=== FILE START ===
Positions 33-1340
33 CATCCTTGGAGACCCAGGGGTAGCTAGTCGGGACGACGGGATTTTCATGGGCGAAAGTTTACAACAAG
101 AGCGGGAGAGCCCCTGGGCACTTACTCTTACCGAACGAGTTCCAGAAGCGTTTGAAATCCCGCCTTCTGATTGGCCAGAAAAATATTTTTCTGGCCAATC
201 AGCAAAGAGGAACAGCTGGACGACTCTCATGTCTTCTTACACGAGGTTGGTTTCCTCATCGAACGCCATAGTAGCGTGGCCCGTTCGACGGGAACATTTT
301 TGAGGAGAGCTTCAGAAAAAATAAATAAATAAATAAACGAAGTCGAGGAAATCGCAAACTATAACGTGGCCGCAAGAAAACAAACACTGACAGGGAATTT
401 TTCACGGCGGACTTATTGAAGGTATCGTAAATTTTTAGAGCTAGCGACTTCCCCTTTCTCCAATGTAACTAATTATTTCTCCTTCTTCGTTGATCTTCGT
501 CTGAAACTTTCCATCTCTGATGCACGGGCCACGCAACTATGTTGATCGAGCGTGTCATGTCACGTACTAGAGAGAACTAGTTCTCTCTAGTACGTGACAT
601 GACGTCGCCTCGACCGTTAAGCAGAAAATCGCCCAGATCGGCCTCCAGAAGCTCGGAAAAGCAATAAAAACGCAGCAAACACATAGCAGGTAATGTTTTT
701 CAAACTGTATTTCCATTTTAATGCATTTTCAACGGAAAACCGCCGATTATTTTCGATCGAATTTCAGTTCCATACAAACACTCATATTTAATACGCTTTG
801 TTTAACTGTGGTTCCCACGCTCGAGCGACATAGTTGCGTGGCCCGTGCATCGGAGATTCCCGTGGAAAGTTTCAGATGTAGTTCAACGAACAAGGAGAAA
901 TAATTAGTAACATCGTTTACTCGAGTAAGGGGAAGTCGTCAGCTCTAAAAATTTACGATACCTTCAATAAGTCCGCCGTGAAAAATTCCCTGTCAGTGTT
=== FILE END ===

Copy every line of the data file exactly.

Positions 33-1340
33 CATCCTTGGAGACCCAGGGGTAGCTAGTCGGGACGACGGGATTTTCATGGGCGAAAGTTTACAACAAG
101 AGCGGGAGAGCCCCTGGGCACTTACTCTTACCGAACGAGTTCCAGAAGCGTTTGAAATCCCGCCTTCTGATTGGCCAGAAAAATATTTTTCTGGCCAATC
201 AGCAAAGAGGAACAGCTGGACGACTCTCATGTCTTCTTACACGAGGTTGGTTTCCTCATCGAACGCCATAGTAGCGTGGCCCGTTCGACGGGAACATTTT
301 TGAGGAGAGCTTCAGAAAAAATAAATAAATAAATAAACGAAGTCGAGGAAATCGCAAACTATAACGTGGCCGCAAGAAAACAAACACTGACAGGGAATTT
401 TTCACGGCGGACTTATTGAAGGTATCGTAAATTTTTAGAGCTAGCGACTTCCCCTTTCTCCAATGTAACTAATTATTTCTCCTTCTTCGTTGATCTTCGT
501 CTGAAACTTTCCATCTCTGATGCACGGGCCACGCAACTATGTTGATCGAGCGTGTCATGTCACGTACTAGAGAGAACTAGTTCTCTCTAGTACGTGACAT
601 GACGTCGCCTCGACCGTTAAGCAGAAAATCGCCCAGATCGGCCTCCAGAAGCTCGGAAAAGCAATAAAAACGCAGCAAACACATAGCAGGTAATGTTTTT
701 CAAACTGTATTTCCATTTTAATGCATTTTCAACGGAAAACCGCCGATTATTTTCGATCGAATTTCAGTTCCATACAAACACTCATATTTAATACGCTTTG
801 TTTAACTGTGGTTCCCACGCTCGAGCGACATAGTTGCGTGGCCCGTGCATCGGAGATTCCCGTGGAAAGTTTCAGATGTAGTTCAACGAACAAGGAGAAA
901 TAATTAGTAACATCGTTTACTCGAGTAAGGGGAAGTCGTCAGCTCTAAAAATTTACGATACCTTCAATAAGTCCGCCGTGAAAAATTCCCTGTCAGTGTT